31.3.17

THERE'S NO DENYING DERIVED DEMAND.

Here's a higher education controversy from five years or so ago that's still current.  It's about the marketability of a college degree.  That's been part of the recent tussle among Wisconsin governor Scott Walker, the state legislature, and the University of Wisconsin. In Florida, governor Rick Scott wanted to tie funding, or perhaps tuitions, to the course of study.  That didn't play so well at Mother Jones, perhaps because the disciplines the governor viewed as socially unnecessary turned out a lot of Occupy types then and snowflakes now. Instapundit's coverage of the controversy noted the internal inconsistency of the intrinsic-value, spillover-benefit crowd.
After decades of selling college as an “investment” — and pricing it accordingly — it’s going to be hard for the higher education establishment to pivot to a college-as-personal-fulfillment argument. If it’s the latter, it’s a consumption good, priced on a par with a Porsche or Ferrari. Those shouldn’t be financed by debt, or bought by 18-year-olds. If college liberal-arts degrees, on the other hand, are to be sold as a public good, benefiting society so much that society should pay the freight, then (1) Society should have a much bigger say in what’s being taught; and (2) It might be nice to see some actual, you know, evidence of that.
These days, as Charlie Sykes recently put it, the pricing is more akin to buying a new Porsche each year for four or five years, and driving each off a cliff.  But a degree has components, and the mix of what's on offer matters, whether it's a private investment for private benefit, or public provision for spillover benefits.  At the margin, higher tuitions for socially dubious degrees might not influence the production of protesters making coffee.

Dean Dad, who had not yet revealed himself as in the Pioneer Valley, noted that there are internal markets in higher education (to staff the core courses) as well as the labor markets.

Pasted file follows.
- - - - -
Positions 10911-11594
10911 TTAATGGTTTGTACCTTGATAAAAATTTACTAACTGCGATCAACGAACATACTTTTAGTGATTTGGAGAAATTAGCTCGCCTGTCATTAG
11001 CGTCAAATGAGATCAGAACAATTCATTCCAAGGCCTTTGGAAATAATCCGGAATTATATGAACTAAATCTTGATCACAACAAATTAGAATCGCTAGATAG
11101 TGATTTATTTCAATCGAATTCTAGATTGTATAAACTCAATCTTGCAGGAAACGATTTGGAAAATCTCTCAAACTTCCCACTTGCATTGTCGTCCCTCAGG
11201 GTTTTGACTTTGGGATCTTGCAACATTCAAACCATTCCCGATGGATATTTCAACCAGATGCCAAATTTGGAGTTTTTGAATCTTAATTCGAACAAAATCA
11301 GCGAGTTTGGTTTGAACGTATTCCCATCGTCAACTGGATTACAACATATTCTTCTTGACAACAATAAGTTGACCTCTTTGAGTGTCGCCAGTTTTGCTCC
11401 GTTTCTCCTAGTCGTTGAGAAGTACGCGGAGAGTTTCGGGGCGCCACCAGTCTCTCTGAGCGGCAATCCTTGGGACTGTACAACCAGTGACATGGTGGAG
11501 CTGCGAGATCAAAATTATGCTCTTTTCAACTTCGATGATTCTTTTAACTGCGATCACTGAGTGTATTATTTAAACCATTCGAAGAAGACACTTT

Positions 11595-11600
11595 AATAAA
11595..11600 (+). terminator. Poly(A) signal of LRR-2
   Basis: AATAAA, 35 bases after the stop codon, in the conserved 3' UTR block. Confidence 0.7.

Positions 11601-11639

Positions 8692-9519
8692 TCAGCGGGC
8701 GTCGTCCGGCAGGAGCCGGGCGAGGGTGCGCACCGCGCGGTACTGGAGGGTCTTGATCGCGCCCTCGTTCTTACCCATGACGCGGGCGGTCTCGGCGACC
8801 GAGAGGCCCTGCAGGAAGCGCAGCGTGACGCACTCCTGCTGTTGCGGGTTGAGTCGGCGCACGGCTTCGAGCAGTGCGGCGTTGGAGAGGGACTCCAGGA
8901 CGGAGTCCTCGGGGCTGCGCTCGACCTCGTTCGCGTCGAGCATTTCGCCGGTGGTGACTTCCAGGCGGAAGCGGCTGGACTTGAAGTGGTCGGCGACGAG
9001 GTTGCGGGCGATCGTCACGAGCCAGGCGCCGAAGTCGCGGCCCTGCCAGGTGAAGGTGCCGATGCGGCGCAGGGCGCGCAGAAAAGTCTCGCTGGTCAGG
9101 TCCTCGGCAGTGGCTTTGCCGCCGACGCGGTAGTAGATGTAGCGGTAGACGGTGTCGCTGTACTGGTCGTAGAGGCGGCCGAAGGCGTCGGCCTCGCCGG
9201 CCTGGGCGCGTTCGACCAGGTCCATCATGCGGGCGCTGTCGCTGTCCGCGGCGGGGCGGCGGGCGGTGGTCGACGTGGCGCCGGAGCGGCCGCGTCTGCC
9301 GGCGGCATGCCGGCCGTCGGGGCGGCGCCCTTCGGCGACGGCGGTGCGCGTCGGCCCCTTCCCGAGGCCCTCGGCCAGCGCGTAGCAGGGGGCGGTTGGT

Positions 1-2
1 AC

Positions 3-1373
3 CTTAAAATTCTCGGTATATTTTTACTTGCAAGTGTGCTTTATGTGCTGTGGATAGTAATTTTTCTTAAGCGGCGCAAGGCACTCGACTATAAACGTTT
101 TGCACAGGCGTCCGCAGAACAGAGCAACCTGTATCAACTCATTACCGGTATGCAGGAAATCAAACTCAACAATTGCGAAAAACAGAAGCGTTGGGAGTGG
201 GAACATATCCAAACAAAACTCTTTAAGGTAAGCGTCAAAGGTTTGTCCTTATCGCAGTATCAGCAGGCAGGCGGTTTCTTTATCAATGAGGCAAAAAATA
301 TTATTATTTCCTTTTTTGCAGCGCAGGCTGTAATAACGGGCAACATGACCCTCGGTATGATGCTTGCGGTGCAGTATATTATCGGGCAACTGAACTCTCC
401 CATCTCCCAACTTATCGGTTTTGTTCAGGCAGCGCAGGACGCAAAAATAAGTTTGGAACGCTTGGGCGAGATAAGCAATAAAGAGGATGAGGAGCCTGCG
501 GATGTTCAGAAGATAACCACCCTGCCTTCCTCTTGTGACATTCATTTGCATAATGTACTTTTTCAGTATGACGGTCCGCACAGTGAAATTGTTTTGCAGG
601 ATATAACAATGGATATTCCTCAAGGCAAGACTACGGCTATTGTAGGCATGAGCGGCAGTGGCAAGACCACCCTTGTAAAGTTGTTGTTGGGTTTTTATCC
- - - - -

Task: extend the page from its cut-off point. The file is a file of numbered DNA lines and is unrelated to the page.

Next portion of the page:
The usual ritualistic bleating about “market-based reforms,” on the one side, and “learning for learning’s sake,” on the other, fails to account for the paradox. What students want to take, and what employers want students to take, are not the same thing. If you want colleges to discount the former in favor of the latter, you have to pay for it. Otherwise, colleges will do what they have to do, and those anthropologists will just keep on coming. If the governor of Florida wants to snuff out psychology, he’ll need to pony up some serious cash to make all those small STEM classes sustainable. Failing that, he’s just blowing smoke. The markets have spoken.
Perhaps, but the tension between supporting core learning (whether that's for individual intellectual development or for those spillover benefits) and career preparation has been with us for a long time, and getting the mission right involves more than ensuring an entry-level job after three or four or five years.  And somehow, the evergreen disciplines manage to find staff (that's another story in itself) to meet the demand, whether it's from curriculum committees, from student intellectual curiosity, from the current hot fields at the job fairs.

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